One afternoon, Mago, Carlos, and Reyna hurry to carry water home from the town well—Emperatriz has promised to take them to the movies later once all their chores are finished. As they arrive back at Evila’s house, they see a woman on the patio holding a chubby baby girl in her arms. They approach her, and she smiles at them, asking if they are ever going to say hello to their mother. Reyna and her siblings are frozen, though, unable to believe that the woman standing in front of them is truly their mother.
Reyna, Magos, and Carlos are shocked to find that their mother has returned. This event is one of the novel’s major plot points, and the heart of its major themes. Now that the physical distance between Reyna and her siblings and their mother has closed, it remains to be seen whether the emotional distance which has opened up between them can be traversed as well.
Evila urges the children to get their things right away—they are leaving her house. Mami hugs each of them first, and as they reluctantly greet her and the baby, Betty, Evila loudly gives thanks that she has three fewer mouths to feed at last. The children gather their things and say goodbye to Emperatriz—Reyna almost forgets her framed photo of Papi, and runs inside to retrieve “the Man Behind the Glass.”
It is hard to say who is happier about the fact that Reyna, Magos, and Carlos are leaving Evila’s house: Evila herself, or the children. They are all ready to be rid of one another—the children see Evila as their tormentor, and Evila sees them as her life’s great burden.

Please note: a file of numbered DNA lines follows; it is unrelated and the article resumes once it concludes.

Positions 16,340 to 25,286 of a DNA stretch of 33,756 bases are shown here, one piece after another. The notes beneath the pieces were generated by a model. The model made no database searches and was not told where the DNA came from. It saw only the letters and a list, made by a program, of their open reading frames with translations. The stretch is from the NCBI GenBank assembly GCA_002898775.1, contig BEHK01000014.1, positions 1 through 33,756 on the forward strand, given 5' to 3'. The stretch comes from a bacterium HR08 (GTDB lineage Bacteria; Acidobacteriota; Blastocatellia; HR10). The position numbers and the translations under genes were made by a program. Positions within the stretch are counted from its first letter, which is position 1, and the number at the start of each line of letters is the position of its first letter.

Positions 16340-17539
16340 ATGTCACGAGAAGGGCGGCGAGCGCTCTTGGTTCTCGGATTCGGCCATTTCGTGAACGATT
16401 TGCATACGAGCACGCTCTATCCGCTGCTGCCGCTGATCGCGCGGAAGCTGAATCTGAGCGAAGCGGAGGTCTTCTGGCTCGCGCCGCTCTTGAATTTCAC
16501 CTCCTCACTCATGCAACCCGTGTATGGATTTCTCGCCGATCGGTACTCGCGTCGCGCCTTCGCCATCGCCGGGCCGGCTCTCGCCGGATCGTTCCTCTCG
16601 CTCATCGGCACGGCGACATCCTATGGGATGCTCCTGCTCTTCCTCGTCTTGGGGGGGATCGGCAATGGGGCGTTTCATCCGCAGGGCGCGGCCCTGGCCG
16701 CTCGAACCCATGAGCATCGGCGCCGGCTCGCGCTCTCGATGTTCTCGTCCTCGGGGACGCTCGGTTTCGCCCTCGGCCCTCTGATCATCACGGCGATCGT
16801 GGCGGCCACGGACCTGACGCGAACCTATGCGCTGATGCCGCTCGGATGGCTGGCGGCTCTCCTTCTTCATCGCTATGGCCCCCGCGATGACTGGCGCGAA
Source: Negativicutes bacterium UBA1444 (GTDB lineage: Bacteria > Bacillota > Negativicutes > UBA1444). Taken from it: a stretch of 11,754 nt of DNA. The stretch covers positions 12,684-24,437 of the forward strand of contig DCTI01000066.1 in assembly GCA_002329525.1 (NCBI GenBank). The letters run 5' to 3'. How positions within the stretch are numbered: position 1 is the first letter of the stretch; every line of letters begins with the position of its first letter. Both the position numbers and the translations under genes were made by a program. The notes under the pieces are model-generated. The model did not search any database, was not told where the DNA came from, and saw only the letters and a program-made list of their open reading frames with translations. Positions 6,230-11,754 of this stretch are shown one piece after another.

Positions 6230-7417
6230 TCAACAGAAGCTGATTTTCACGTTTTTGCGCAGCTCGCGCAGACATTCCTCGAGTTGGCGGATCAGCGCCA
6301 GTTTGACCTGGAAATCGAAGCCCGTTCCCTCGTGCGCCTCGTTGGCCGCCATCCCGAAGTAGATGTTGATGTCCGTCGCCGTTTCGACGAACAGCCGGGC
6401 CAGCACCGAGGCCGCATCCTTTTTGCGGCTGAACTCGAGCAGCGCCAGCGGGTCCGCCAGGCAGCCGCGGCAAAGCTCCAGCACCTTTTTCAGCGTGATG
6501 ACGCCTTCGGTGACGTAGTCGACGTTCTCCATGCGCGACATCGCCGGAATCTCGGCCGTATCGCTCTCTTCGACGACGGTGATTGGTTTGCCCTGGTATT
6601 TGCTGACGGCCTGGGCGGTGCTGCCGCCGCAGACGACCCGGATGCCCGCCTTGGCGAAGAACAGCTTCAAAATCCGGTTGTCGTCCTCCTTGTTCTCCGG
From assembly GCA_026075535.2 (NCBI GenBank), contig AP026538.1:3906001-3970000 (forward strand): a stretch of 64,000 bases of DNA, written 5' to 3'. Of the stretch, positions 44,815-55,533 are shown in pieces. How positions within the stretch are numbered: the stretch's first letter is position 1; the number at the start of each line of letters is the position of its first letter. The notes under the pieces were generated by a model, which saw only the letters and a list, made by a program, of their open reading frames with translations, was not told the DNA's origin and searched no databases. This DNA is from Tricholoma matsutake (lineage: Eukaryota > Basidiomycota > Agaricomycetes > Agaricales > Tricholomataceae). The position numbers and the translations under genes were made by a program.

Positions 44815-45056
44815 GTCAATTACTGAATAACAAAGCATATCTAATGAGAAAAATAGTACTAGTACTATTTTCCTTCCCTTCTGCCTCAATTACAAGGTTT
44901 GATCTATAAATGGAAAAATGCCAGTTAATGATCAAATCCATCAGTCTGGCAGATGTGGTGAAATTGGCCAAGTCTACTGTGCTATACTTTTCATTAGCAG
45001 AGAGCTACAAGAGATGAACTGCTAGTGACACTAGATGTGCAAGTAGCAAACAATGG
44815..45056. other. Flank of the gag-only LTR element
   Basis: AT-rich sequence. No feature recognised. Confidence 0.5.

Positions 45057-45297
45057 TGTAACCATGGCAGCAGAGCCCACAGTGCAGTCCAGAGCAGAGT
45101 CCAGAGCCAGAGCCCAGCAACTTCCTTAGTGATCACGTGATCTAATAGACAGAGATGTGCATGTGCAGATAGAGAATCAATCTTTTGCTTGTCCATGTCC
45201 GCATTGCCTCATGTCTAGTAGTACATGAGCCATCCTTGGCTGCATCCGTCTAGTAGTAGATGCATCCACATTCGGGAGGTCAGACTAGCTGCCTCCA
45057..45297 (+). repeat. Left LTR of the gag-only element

Reyna, Mago, and Carlos travel by taxi with their mother to Abuelita Chinta’s house, a bamboo shack covered with tar-soaked cardboard and a corrugated metal roof. As they approach the house, Chinta’s neighbor, the wealthy Doña Caro, greets Mami excitedly. Once inside, Reyna, Mago, and Carlos begin asking their mother questions about the United States, and about Papi. She brushes them off, though, and tells them to run and play. Only Carlos follows her orders, and when Reyna and Mago stay behind, she asks them to look after Betty. Mago refuses to hold the baby, though, and runs out of the house.
As the family reunites, there are many unresolved tensions between them. Reyna and Carlos are delighted and want to hear all about El Otro Lado—Mago, however, still harbors deep resentments, and takes her feelings out on her new younger sister, whom no one really seems to know what to do with.
Reyna cares for her little sister while she watches her mother and Abuelita make dinner. She looks forward to the idea of eating real meals again every night rather than scraps and bland bean tortillas. As the women cook, Reyna overhears their conversation: her mother is telling Abuelita Chinta something about Papi and another woman. Mami proclaims that she hates her husband, and will never see him again. When Reyna asks Mami what’s going on, Mami orders Reyna out of the house and chastises her for eavesdropping.
As Reyna overhears something she shouldn’t have, her happiness is thrown into a tailspin. She realizes that whatever reasons Mami had for coming back, they are not rooted in her having missed her children: they are tied to a rift between her and Papi. This news is more than the already-overwhelmed Reyna can handle.
Reyna brings Betty outside and sits down with Mago. She begins crying, unsure of why she still feels empty inside when her mother has returned. Carlos comes over and expresses excitement that everything will soon go back to normal, but Reyna knows that Carlos is wrong: the woman inside Abuelita Chinta’s house is not the same woman who had left.
Carlos seems to be the only one of his three siblings who is genuinely excited and optimistic about his mother’s return. Reyna and Mago, for different reasons, remain skeptical, and know that something about their beloved Mami has changed.